The Run of Play is a blog about
the wonder and terror of soccer.
We left the window open during a match in October 2007 and a strange wind blew into the room.
Now we walk the forgotten byways of football with a lonely tread, searching for the beautiful, the bewildering, the haunting, and the absurd.
I’m not here to answer the age-old and catastrophically point-missing question of whether Adolf Hitler was a Schalke fan. I am here to tell you that Schalke’s PR chief, Gerd Voss, has comprehensively destroyed the Times for asserting that he was one in their “50 worst famous football fans” list last week. In a letter to the editor published today, Voss performs a merciless rhetorical dismantling of the smug moralism and indifferent fact-checking behind the list, yet manages to do so with such a light touch that even the Times is convinced that he’s taken the exercise “in the spirit it was intended” (uh, sic).
Your article on ‘The 50 worst famous football fans‘ on November 26 made interesting reading. Until then we didn’t know Adolf Hitler had a soft spot for Schalke 04 let alone was a fan of our club.
We were very curious to find out what made the well respected Times claim this as a fact. So we checked and double-checked whether the club board between 1933 and 1945 had named a stand the “Führer Stand”, for example, and we watched every episode of ‘Allo ‘Allo in a bid to find a clue. Nothing.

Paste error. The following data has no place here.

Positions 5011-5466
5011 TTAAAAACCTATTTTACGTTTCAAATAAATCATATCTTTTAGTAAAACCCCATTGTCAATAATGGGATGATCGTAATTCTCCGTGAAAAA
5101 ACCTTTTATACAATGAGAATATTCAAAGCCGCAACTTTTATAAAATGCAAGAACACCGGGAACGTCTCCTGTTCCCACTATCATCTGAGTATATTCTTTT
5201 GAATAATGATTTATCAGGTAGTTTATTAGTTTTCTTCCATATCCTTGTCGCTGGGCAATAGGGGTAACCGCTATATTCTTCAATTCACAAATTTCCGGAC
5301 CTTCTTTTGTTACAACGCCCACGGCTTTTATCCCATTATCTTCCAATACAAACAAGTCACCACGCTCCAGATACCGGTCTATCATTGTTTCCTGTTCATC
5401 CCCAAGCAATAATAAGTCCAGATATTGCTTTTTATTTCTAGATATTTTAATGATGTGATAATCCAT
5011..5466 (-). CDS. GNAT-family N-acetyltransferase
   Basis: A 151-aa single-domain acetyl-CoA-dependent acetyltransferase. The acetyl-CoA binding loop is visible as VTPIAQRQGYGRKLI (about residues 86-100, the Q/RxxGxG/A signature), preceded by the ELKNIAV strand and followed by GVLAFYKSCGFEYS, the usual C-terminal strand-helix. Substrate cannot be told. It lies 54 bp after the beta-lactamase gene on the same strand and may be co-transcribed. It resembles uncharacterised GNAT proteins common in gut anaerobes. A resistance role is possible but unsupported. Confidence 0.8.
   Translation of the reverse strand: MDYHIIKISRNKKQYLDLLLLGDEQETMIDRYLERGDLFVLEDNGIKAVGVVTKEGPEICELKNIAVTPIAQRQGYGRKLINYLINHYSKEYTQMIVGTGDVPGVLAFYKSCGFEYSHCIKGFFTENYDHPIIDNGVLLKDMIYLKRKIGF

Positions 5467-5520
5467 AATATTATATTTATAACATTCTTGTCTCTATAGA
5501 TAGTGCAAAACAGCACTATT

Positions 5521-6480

In fact, it turned out he must have been an armchair supporter because he never bothered to turn up at any of our games, even if it was a championship final right on his door step at the Olympic Stadium in Berlin. Perhaps he was too occupied with his genocidal policies, or… maybe he wasn’t a football fan after all.
This is at least what a scientific study commissioned by the club revealed in 2004. The authors analysed the theory that the fact that Schalke won six national championships during the Third Reich was down to the special support of the Nazis. The result was quite clear: the theory is total rubbish. At best, the Nazis tried to bask in the sun of the great popularity of a team that had ranked among the best in the land since 1927.
Hitler himself never did so for two reasons. First, the physiognomy of footballers with their bow legs and knock-knees wasn’t exactly his idea of a superior German race. Second, he did go to a football match once during the Olympic Games in 1936, but Germany lost 2-0 to Norway. Bugger!
To conclude Hitler was a fan of Schalke 04 because they won most of the titles during his regime must make Margaret Thatcher a Liverpool fan. Funnily enough she didn’t make the list.
Head of Media & PR
My favorite sentence: “Bugger!” In any case, let’s have a slow clap for this genial coup against jingoism. Gerd Voss, you are today’s Champion of Rhetoric.
by Brian Phillips · December 5, 2008[contact-form 5 'Email form']